We will not take the present or the future for granted when we understand the price that was paid for it in the past.
A Lancaster bomber flew low overhead, black against the grey November sky. My children covered their ears as the strains of the national anthem were swallowed up by the plane’s roaring engine. The crowd in front of the old town hall was solemn. Even the youngest seemed to sense the importance of this moment.
Some might feel that my children are still too young to fully grasp the significance of Remembrance Day—and they are right. Still, we attend the annual ceremony when we can, even if my kids don’t get it yet. As they grow up, there are things I want them to understand.
We live in a great nation. I love Canada and I want my children to love Canada. I want them to be proud of who they are and where they live. I want them to enjoy their freedom to the fullest.
But I also want them to recognize that freedom isn’t free.
The blood of countless men and women has soaked the soil of battlefields all over the world. And those that survive war have to live with their memories of it. We live in peace because others have made a great sacrifice. I pray that, even at a young age, my children recognize the cost of freedom. It’s a spiritual principle that applies here: we will not take the present or the future for granted when we understand the price that was paid for it in the past.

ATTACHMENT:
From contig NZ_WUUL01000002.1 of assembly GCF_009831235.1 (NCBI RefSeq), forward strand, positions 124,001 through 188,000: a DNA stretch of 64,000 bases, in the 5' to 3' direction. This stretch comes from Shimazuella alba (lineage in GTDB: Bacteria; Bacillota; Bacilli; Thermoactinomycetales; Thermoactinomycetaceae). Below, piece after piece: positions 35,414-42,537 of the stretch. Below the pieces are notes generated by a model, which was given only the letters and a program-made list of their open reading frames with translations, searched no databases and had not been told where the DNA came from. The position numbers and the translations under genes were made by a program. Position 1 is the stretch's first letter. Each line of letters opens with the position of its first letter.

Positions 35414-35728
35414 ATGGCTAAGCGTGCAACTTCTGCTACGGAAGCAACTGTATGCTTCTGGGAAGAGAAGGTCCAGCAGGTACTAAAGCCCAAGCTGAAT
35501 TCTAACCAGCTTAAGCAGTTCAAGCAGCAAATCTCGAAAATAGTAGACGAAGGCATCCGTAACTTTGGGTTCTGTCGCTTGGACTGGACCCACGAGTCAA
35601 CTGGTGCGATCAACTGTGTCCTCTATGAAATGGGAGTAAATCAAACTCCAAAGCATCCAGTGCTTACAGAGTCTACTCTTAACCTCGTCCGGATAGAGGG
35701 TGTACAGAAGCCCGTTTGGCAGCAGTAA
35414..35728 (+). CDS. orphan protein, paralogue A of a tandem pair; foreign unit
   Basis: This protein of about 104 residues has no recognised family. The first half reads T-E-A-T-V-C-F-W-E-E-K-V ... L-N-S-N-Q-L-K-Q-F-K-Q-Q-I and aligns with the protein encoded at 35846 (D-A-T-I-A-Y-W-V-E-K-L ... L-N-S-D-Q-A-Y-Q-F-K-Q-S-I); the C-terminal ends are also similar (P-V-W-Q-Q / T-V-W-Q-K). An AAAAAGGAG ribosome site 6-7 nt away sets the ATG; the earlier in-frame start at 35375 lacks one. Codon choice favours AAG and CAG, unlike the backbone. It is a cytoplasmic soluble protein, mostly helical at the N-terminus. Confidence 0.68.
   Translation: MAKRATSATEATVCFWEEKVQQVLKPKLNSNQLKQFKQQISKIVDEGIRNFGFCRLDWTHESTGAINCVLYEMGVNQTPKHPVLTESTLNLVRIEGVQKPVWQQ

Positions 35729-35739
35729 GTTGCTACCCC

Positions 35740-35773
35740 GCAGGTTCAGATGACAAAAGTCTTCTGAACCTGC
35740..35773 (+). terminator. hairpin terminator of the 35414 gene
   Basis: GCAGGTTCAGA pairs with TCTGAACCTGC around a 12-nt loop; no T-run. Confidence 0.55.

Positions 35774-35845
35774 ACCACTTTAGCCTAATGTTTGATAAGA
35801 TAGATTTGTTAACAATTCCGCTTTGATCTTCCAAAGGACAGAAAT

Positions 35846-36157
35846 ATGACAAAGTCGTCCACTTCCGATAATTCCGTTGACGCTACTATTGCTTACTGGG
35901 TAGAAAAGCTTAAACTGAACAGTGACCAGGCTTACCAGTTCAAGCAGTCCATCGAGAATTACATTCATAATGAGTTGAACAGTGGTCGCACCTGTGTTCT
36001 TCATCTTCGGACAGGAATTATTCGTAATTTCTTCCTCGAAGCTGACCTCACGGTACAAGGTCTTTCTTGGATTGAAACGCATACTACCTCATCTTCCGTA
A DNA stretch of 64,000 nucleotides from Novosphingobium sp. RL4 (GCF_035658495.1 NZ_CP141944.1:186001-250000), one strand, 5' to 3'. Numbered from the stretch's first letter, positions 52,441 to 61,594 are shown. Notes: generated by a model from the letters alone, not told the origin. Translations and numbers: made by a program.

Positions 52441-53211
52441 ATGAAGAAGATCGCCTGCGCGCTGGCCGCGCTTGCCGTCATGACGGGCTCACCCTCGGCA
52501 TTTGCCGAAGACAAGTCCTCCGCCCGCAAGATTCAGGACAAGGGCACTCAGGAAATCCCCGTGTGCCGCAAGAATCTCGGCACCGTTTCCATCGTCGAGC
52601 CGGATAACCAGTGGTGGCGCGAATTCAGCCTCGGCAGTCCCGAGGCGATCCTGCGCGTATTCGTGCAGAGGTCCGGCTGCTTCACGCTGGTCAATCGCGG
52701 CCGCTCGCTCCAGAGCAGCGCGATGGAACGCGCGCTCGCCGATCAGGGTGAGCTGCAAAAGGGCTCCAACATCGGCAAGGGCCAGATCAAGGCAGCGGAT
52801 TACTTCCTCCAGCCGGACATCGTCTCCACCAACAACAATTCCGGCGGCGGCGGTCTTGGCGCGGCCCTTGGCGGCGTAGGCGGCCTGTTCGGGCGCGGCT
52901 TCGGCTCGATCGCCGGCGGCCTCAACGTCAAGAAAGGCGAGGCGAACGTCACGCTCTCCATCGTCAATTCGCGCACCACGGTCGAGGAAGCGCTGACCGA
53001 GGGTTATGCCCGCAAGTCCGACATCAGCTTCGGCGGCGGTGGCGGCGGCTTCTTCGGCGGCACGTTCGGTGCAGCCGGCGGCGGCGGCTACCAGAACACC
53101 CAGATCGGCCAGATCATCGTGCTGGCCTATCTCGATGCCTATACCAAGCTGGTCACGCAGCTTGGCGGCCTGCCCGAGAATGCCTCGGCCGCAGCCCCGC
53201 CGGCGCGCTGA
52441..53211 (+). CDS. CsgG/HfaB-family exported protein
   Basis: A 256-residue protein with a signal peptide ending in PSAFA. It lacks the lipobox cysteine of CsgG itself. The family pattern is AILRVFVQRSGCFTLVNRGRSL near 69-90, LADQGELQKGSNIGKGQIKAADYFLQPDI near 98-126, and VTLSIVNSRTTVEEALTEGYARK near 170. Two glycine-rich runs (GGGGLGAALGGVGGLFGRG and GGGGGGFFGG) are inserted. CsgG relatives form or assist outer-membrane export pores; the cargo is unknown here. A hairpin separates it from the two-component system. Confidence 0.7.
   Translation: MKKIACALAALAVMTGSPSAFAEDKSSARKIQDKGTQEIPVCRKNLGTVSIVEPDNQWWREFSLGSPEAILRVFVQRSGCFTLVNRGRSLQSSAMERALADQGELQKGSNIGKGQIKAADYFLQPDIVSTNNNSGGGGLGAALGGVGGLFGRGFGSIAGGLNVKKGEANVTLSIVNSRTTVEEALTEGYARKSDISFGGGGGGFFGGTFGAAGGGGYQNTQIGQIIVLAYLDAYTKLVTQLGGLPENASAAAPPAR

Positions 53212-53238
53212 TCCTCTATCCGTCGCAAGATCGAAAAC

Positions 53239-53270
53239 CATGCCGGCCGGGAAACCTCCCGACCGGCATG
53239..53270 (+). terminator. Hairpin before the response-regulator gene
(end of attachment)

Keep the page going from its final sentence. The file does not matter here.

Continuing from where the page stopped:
I want my children to also understand that freedom needs to be maintained. Those who paid the price did not do it so that we could bury our heads in the sand. We’ve been handed a responsibility.
Every morning, we start our homeschool day by praying for our country and our leaders. It might seem insignificant, but it’s important. Whether we contend for our nation at home on our knees or step out into the political arena and engage in the discourse that shapes the policies of this land, we all have a role to play.
This is our nation, our freedom.
This morning, as we stood in front of the cenotaph and raised our voices to sing “O Canada”, I could hear my daughters’ voices blending in with the rest.
Together, we sang it. Our prayer. “God, keep our land glorious and free.” Amen to that.
And may we never forget.